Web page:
About a third of the way through his book The Net Delusion, Evgeny Morozov references the Orwellian “trilogy of authoritarianism”: censorship, propaganda, and surveillance. This is a useful framework for analyzing digital repression, but Morozov only tells half the story.
Unlike in his chapters on the mythology of the Iranian Twitter Revolution and the neo-con school of cyber-optimism, Morozov is in journalist mode here, rather than attack mode. His chapters on the trinity are original and empirical, yet nhe does not present the other side’s ideas. In this post I’ll review Morozov’s insights on the three pillars of digital authoritarianism and then present the other side: why there is still legitimate reason for optimism about the power of digital activists to combat these forces.
Morozov begins his chapter by explaining why authoritarians might not want to censor critical blogs: they allow an opportunity to gain intelligence. Critical blogs also keep local authorities in check by allowing a higher level of criticism that both allows the central government to play defender of the people by punishing local corruption and gives the illusion of accountability.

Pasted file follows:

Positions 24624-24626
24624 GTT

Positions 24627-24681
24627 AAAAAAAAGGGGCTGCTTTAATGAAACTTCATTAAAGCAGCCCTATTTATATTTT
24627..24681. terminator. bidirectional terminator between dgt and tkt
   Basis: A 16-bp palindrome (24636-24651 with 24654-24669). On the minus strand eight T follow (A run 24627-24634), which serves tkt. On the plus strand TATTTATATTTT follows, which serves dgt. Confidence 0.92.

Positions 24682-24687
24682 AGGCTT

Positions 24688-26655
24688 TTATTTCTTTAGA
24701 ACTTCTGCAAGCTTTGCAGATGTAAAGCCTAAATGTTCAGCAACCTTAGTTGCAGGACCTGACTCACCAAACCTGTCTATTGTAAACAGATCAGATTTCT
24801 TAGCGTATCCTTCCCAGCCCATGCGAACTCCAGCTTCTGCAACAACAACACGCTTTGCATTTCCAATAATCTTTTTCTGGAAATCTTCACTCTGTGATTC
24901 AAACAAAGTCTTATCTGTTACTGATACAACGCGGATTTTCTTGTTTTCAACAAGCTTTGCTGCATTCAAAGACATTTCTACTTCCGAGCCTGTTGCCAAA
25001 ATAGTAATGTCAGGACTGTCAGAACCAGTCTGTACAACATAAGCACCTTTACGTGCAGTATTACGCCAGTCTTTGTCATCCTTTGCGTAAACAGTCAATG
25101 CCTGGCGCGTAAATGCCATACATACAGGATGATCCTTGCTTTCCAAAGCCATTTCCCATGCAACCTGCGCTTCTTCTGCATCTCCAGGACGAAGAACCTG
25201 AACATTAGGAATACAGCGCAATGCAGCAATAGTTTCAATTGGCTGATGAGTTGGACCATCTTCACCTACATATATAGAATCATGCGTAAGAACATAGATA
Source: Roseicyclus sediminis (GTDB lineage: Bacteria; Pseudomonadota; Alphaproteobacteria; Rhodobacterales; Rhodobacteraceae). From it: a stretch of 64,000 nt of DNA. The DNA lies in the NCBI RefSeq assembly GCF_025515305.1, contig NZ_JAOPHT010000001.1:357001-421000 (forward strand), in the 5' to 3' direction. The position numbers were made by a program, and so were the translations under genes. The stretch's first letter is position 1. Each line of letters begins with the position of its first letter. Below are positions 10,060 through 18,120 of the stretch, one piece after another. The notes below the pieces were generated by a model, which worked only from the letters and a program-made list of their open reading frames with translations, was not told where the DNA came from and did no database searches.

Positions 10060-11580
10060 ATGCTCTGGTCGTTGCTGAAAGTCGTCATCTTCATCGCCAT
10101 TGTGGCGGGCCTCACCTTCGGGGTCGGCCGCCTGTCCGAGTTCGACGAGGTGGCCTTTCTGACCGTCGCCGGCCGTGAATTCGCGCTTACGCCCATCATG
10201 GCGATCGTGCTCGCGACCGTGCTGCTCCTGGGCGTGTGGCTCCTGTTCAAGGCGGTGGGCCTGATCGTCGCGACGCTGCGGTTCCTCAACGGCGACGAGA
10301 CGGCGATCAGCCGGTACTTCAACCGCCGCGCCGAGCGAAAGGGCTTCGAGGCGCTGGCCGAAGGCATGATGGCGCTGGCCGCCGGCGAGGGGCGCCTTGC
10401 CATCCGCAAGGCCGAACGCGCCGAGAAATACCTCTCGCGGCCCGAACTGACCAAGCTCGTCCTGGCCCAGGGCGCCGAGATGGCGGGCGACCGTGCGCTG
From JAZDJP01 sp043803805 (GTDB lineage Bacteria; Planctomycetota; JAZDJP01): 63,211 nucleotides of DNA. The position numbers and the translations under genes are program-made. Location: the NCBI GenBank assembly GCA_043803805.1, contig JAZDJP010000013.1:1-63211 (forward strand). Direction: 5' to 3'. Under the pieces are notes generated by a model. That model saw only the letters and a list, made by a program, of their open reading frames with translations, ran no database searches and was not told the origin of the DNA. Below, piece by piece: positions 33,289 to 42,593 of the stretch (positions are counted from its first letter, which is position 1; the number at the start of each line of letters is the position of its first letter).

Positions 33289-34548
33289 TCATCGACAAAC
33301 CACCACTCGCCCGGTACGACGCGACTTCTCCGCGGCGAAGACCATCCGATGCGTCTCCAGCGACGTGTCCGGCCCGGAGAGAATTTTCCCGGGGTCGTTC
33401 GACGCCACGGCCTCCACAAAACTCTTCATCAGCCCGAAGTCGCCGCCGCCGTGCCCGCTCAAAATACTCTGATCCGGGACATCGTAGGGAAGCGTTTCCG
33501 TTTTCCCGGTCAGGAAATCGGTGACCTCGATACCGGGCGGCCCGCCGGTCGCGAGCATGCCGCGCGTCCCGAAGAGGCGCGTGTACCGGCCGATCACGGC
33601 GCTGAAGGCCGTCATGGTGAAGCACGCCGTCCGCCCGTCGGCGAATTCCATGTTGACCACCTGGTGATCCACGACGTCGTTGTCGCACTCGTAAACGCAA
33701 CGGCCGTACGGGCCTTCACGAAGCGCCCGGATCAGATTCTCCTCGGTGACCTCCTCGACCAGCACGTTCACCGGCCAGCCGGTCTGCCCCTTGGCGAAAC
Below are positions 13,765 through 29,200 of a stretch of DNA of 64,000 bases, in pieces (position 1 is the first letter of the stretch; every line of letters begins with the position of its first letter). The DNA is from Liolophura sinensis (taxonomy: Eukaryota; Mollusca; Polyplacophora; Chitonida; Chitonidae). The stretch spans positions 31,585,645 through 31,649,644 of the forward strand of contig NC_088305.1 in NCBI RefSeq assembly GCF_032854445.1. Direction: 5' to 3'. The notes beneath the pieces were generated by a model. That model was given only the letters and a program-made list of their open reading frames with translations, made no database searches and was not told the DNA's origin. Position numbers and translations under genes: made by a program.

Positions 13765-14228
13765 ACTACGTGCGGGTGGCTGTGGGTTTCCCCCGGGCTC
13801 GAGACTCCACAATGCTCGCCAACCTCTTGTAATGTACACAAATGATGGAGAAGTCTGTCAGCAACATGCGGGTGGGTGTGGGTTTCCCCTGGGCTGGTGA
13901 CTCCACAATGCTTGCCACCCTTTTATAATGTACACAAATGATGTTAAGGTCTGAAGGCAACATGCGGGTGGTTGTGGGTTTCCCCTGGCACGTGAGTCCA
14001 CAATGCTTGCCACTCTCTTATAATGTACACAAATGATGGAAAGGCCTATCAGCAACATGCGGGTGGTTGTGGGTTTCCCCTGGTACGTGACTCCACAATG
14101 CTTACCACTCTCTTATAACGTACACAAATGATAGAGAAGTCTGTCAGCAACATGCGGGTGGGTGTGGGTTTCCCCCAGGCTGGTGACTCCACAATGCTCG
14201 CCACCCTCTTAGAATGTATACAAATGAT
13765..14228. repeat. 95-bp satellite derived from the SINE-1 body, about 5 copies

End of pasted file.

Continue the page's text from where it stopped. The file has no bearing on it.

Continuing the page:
Next, Morozov looks at technical innovations in censorship. One new option is predictive individual censorship that would allow a banker, but not a dissident, to read foreign newspapers online. This facility is based on the same types of applications that provide product suggestions on Amazon: computer programs can tell our preferences from the places we visit on the web and build profiles of us based on our online behavior. “Instead of being prompted to check out the ‘recommended’ pages, we’d be denied access to them.”
Another way of using algorithms to analyze aggregate data is link analysis, which can be used to automatically block certain content based on who links to them. “If a dozen anti-government blogs link to a PDF published on a blog that was previously unknown to the Internet police the latter may assume that the document was worth blocking without even reading it.”